Originally from the Spanish verb rodear, the word rodeo is commonly interpreted in English as the round up of livestock. The word was initially pronounced ro-day-o; however, it was later anglicized and acquired the pronunciation ro-dee-o. The term refers to the public demonstration of cowboy skills, which often accompanied celebrations, carnivals, and exhibitions.
Rodeo was first introduced in North American by the Mexican Vaqueros. In the late 1680s, these primitive cowboys gradually began to move north from the Hispanic territories, spreading their heritage and influencing the development of the cowboy life style in the United States and Canada. In the latter half of the 1880s, the Vaqueros' traditions, from which rodeo originated, rapidly matured in the Canadian prairies. The cowboy lifestyle was ideal for Alberta's countryside, which was dominated by wide plains and grasslands optimal for ranching and farming. During Sunday gatherings or holiday celebrations, men and women, most commonly referred as cowboys and cowgirls, would participate in informal rodeo events and competitions to refine their skills and test their ability.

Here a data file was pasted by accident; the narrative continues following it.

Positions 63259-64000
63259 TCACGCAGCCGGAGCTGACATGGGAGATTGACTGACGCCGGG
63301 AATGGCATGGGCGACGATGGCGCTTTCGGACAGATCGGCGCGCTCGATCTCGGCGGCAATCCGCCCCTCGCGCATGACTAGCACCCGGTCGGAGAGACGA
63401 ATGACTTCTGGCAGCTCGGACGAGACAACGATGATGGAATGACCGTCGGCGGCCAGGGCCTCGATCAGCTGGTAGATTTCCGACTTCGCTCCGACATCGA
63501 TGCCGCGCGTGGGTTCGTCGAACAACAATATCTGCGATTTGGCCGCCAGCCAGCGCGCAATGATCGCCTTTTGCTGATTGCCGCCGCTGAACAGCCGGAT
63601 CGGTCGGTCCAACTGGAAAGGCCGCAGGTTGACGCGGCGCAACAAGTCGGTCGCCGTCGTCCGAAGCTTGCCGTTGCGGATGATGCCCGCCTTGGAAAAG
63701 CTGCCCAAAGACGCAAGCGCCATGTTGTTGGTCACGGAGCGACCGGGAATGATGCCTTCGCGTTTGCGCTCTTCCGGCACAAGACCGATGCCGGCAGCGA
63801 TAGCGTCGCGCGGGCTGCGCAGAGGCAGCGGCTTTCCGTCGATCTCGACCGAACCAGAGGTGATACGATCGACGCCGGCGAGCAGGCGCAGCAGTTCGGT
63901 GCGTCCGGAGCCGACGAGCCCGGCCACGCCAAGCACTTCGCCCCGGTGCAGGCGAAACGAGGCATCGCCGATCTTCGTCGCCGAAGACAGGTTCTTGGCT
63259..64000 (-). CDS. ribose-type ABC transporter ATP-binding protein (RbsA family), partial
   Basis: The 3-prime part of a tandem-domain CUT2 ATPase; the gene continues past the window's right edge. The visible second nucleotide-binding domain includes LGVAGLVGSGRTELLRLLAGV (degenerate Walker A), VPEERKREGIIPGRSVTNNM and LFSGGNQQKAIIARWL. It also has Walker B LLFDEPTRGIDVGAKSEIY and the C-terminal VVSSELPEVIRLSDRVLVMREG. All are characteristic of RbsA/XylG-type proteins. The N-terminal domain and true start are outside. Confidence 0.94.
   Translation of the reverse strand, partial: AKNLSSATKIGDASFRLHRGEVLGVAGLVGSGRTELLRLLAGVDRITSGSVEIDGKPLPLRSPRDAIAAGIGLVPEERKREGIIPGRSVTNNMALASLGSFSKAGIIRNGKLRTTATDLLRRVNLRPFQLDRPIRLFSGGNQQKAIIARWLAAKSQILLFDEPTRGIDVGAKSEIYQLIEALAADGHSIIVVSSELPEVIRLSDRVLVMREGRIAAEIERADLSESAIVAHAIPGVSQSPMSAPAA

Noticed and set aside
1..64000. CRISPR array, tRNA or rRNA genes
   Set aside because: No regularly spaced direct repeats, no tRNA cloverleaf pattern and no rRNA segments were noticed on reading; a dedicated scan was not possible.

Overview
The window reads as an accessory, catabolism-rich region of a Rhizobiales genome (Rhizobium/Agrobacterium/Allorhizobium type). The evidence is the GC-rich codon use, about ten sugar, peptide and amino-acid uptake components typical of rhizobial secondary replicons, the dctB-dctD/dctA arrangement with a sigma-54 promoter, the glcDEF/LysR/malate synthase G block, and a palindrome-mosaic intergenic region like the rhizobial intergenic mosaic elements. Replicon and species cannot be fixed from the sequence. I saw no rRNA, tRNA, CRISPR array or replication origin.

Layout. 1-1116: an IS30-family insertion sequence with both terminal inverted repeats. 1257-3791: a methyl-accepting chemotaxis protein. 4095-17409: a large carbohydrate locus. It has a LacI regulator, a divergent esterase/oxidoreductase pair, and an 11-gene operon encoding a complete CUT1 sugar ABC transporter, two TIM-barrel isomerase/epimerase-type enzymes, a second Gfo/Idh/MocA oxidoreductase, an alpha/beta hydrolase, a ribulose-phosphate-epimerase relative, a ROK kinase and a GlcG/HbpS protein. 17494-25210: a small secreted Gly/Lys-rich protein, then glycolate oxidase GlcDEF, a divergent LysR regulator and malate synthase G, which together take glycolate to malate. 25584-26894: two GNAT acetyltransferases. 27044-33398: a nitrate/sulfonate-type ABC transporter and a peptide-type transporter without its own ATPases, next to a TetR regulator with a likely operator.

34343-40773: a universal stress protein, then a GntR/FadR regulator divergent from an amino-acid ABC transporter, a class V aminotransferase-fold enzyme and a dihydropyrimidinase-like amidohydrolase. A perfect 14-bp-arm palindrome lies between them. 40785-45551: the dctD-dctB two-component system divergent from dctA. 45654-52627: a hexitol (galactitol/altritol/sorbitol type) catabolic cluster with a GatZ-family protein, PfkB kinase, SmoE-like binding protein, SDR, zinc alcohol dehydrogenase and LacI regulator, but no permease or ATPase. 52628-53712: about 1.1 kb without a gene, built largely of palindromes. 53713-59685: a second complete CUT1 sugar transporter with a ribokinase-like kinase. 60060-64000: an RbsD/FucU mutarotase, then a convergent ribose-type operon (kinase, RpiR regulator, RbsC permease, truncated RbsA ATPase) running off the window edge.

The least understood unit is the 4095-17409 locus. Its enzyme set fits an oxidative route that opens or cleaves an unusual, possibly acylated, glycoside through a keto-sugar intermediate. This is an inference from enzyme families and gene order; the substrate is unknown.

The first recognized Canadian rodeo was held in 1903 in Raymond, Alberta when Raymond Knight sponsored and promoted a rodeo competition called the Raymond Stampede. It was not until 1912, when Guy Weadick, and four major investors, created the Calgary Stampede that rodeo began to attract several Alberta sports fans and spectators. Reassured by the outstanding success of the Calgary & Raymond Stampedes, other cities and towns in Alberta organized their own rodeos and festivals. World War I temporarily delayed the successful development of rodeo competitions in western Canada. However in 1919, Weadick's Victory Stampede, dedicated to retuning soldiers, reintroduced rodeo to Canadian sports fans.